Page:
Dr. Chanchai was an incredibly impressive individual, and his commitment -- actually, when I walked into his office, he had a massive picture of his golf course in Pine Valley, and I'm talking, maybe twice the size of the Luke Donald picture there, right beside it was his treasured asset that he has in Hawaii, and right square in the middle of those two was Wentworth.

He has committed to not only creating what I believe is to be a world-class golf course; but I think he is committed to building something special on the entire piece of property, and the golf course, in particular, where our interest lies, is a golf course that we believe our top players will want to play in year over year.

As I said, this is where we want to be. Those are the two areas of concentration, and I'm confident that we can come to a resolution on both.

My first year has been interesting. I sure wish I could share some of our plans with you, but they will be revealed in the near future. But the two areas that we're focusing on is one, our schedule, not only the 2017 but the 2018 schedule. Our goal is really to make it have far more travel-ease on the players, as well as more playing opportunities for some of our lower-ranked members.

There has been a challenge this year when we lost the African Open, when we lost the Madeira Island Open; that some of the Q-School and some of The Challenge Tour players, had a tough time playing early on in the season. It is something that has not gone unnoticed. It is very critical to us. We are working very feverishly in fixing this and creating additional tournaments, and we are confident that our 2017 schedule will be significantly stronger than our 2016.

At the same time, the other thing that we have been -- and a lot of you have asked me about it, is obviously the migration of some of our top players to the US. That is another key component of our strategy going forward, is providing the best golf courses for our players to play on, the best golf experiences and to increase the prize funds.

As I said, I wish I had more information to give you. We do have plans to do such as early as 2017, rolling out a really robust strategy by 2018, and you'll hear of that in the near future.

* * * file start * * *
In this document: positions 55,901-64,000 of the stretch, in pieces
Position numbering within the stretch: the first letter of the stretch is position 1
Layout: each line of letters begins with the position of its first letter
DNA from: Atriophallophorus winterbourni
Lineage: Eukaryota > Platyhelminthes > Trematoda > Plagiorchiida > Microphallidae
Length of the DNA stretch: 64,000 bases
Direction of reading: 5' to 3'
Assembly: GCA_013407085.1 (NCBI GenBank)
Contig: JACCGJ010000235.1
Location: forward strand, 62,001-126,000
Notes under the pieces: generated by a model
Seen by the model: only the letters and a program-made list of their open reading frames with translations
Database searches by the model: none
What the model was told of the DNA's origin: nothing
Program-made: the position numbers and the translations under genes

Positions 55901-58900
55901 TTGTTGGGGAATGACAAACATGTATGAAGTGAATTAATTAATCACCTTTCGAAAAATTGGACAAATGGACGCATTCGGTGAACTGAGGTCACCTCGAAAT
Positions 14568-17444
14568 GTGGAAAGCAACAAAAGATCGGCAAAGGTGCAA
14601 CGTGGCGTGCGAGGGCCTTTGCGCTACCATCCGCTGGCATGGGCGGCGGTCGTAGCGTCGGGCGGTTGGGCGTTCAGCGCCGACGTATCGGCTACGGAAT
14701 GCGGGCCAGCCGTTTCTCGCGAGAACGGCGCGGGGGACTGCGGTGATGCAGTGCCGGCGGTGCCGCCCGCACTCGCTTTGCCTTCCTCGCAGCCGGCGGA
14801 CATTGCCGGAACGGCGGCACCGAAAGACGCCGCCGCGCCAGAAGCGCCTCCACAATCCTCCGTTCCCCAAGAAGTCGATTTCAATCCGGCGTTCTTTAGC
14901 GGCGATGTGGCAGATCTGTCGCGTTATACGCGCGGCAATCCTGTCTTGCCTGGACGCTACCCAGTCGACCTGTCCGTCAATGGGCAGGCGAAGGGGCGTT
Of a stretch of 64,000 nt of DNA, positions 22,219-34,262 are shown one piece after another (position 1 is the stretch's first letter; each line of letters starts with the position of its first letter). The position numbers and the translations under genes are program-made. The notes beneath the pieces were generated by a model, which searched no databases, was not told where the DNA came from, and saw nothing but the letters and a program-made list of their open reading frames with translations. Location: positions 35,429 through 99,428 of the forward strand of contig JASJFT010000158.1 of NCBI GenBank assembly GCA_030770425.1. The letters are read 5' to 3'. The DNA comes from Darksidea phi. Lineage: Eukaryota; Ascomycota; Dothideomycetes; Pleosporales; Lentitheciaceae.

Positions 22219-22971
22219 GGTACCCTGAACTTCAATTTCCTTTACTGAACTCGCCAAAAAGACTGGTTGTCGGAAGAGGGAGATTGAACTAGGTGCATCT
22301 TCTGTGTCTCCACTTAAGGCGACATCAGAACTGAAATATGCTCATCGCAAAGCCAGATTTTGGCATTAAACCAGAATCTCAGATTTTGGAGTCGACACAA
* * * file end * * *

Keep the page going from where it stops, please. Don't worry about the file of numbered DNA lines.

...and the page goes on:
How important the golf course is, was certainly explained to me when we event to Valderrama and when I ran into Martin Kaymer at Augusta and Martin stopped me and said, "I was planning to go to Hilton Head, but as soon as I heard about Valderrama, I changed my plans and went to Valderrama."

When you talk about the prize fund, again, what you have to do is understand at the US tour, they are playing for 6.5 to 7.5 million every week, and for our young players, that is a great opportunity to make significant dollars.

So if we can combine the fact of playing on some great golf courses with increased prize funds, and give our golfers great experiences, I'm confident that our players want to play here. Our players have said that to me. Everything that we do, we do with a "PLAYERS FIRST" philosophy, and everything that we do, we do with consulting our players.

I guess probably that's the thing that surprises me the most is how willing our players have been wanting to help, willing to share their thoughts, being part of the actual vision. And many of them have said, "I'd prefer not to play in the US if you can provide this, this and that."

We are working very closely with our players and working on a real comprehensive business plan to address those two areas.

And the third is, and you may have seen it, is we've certainly revamped our entire philosophy toward content generation. I strongly believe that we are in the entertainment content business where golf is but our platform and our players are the theatre; but we are in the entertainment content business, and you're starting to see us have an incredible concentration on developing high-end quality content that can be distributed across multiple platforms.

Our linear broadcasters are critical to us and we are innovating with them with the likes of SKY, all our broadcasters across the world, but digitally and socially is a very key component to us and it's an area where the board has approved us to spend millions of dollars in and you're starting to see us reap the benefits.

You saw on Facebook Live this week, I think we are at 5 million impressions already, or uniques on Facebook Live. You saw the fastest par 5, which was the first week I think we had ever beaten the PGA Tour from a social media perspective.

So we are going to be very, very aggressive, very ambitious in the actual digital and the social media space while still remaining -- still a strong understanding of the need to improve our overall content on the linear platforms, as well.